Teaching Students How to Use Social Media
Social media is everywhere. It’s very popular among adults, but practically essential for preteens and teenagers who enjoy sharing their opinions and keeping up with their friends. The unfortunate truth is that the combination of kids and social media gets a horrible reputation because of certain behaviors in the relatively anonymous world of the Internet. But social networking can become a valuable tool for high school students. The key is teaching them to use it not just productively but also positively and politely, so they don't make choices that'll negatively affect their peers or their own futures.
Teaching Students How to Use Social Media Productively
Give Them the Resources
To teach students to use social media properly and respectfully, you have to first give them access. If the classrooms aren't wired for Internet connectivity, or if you need to make a change for widespread connectivity, start doing some research. This is especially important when you want to teach kids directly in the classroom.
You should do an independent DSL and cable comparison so you know which one is best for the classroom and within your school’s budget. You need to have a reliable, stable, and fast connection, because the last thing you want to encounter while teaching is a connection error that could lead to distracted and unengaged kids.
Another important thing you should do is teach them how to use social media in a technical sense. You could have an expert come in and explain how social media works, what hashtags mean, how they can use it to reach out to people, and stress the importance of using discretion and understanding different level of privacy. Many people are quick to assume that having the highest privacy setting are necessary, but this could lull students into a false sense of security. They should be taught early to treat everything they put on the internet as though it can be seen by anyone.
You could also set aside some time in the class period and dedicate it to utilizing social media in productive ways. There’s a variety of ways it can be used, such as getting help on homework. They could leave messages for other students regarding homework assignments or create discussions in regards to the assignments.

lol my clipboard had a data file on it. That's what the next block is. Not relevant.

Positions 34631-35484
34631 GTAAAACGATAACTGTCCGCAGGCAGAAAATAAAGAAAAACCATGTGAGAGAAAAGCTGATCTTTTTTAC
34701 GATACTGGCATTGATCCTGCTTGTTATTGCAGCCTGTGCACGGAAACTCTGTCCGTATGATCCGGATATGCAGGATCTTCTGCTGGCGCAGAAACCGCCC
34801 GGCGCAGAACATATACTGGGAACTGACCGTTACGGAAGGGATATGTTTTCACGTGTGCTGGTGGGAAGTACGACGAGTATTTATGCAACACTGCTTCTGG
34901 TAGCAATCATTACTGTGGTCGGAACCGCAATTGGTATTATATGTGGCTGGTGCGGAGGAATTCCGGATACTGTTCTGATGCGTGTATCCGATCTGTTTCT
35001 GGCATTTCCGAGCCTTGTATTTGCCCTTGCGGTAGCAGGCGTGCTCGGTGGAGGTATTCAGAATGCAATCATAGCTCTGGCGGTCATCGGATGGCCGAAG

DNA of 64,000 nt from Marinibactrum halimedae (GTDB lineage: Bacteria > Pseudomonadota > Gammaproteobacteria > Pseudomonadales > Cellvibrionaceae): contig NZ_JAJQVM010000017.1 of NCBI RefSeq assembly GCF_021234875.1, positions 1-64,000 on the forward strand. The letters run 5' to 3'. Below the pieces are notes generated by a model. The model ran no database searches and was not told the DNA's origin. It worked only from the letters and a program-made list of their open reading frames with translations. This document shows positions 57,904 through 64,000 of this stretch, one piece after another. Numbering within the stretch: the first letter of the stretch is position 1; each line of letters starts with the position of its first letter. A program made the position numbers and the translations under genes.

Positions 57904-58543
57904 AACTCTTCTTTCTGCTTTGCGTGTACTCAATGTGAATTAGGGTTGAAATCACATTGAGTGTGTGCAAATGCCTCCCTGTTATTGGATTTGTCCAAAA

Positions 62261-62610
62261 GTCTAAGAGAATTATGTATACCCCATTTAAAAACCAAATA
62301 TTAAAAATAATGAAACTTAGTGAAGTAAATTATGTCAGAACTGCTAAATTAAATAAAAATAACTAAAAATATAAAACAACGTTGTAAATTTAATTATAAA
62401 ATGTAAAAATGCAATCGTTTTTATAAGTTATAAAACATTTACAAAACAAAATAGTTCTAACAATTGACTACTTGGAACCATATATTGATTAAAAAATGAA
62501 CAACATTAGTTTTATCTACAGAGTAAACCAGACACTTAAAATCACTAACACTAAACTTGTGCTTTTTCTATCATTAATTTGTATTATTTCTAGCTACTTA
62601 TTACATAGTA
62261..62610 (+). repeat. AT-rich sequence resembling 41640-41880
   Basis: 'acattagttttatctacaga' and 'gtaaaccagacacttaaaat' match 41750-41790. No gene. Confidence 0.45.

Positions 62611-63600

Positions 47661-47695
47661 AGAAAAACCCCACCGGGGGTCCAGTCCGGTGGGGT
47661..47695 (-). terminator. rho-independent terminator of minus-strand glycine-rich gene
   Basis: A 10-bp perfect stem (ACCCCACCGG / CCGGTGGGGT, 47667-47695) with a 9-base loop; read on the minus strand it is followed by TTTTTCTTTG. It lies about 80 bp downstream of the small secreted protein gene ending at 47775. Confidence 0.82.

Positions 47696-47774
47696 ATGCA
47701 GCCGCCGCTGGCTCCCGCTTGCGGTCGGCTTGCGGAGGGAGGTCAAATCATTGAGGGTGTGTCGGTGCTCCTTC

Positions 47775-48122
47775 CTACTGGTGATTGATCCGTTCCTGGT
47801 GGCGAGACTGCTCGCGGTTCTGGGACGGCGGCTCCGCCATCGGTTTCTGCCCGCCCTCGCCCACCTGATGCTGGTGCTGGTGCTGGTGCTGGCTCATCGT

Start Teaching Social Media Etiquette
Social media is far-reaching. College recruiters may use it to vet a potential student, and HR directors may research Facebook or Twitter to make a decision about an applicant. In a way, nothing on a social networking site is fully private, so it's crucial to teach kids to act responsibly. Let them know that if they intend to act immature and be vulgar, then they should have a page devoted solely to their friends. Conversely, they should have a responsible “clean” page, available to the wider world.
In the same vein, but of perhaps even more importance, teach students that cyber bullying is in no way acceptable. Stress the need to act respectfully, politely, and responsibly around their peers. Too many tragedies occur when teenagers get bullied over social networking sites, in part because kids think that the Internet is an anonymous free-for-all, allowing them to get away with anything. They can't, and they need to know that.
Lead Them to Learning Opportunities
The key here is really to teach kids that social media is about more than simply playing games, spreading gossip, or even talking to their friends. Many teachers have discovered inventive ways of using social media as a learning tool for their students. To follow suit, there are interesting and fun activities to try:
- Ask Twitter users to use a hashtag that represents a topic discussed in class, such as a book, a theorem, or information learned by a guest lecturer.
- Encourage them to share projects and ideas over social media.
- Create a group for particular classes to facilitate friendly debates and the sharing of ideas, even after class is over.
- Get students to journal by writing a blog.
Encourage College Encounters
Social media is also a great way to get kids involved in their college futures. They can ask questions on the pages of the universities they want to attend, reach out to current students, or explore majors and course catalogs ahead of time. They can also use social media to discover what their admissions officers may want to know, or what they can do to make themselves look better on their college transcripts.
Get Them Involved in the Community
Reaching out and helping the community always looks good on college resumes. Students can form their own charity organizations or activities online. For instance, they can do something as simple as starting a “like” campaign on Facebook, where they can get sponsors to pledge money for every “like” received on a story, picture, or multimedia project, which can then go to a good cause.
By teaching students to use social media in a way that benefits them, they realize how to use it properly — and how they shouldn't use it.
Given the possible advantages, do you think it's a good idea to teach social media in schools?
Morgan Sims is a writer and a recent graduate who loves all thing tech and social media. Follow her @MorganSims00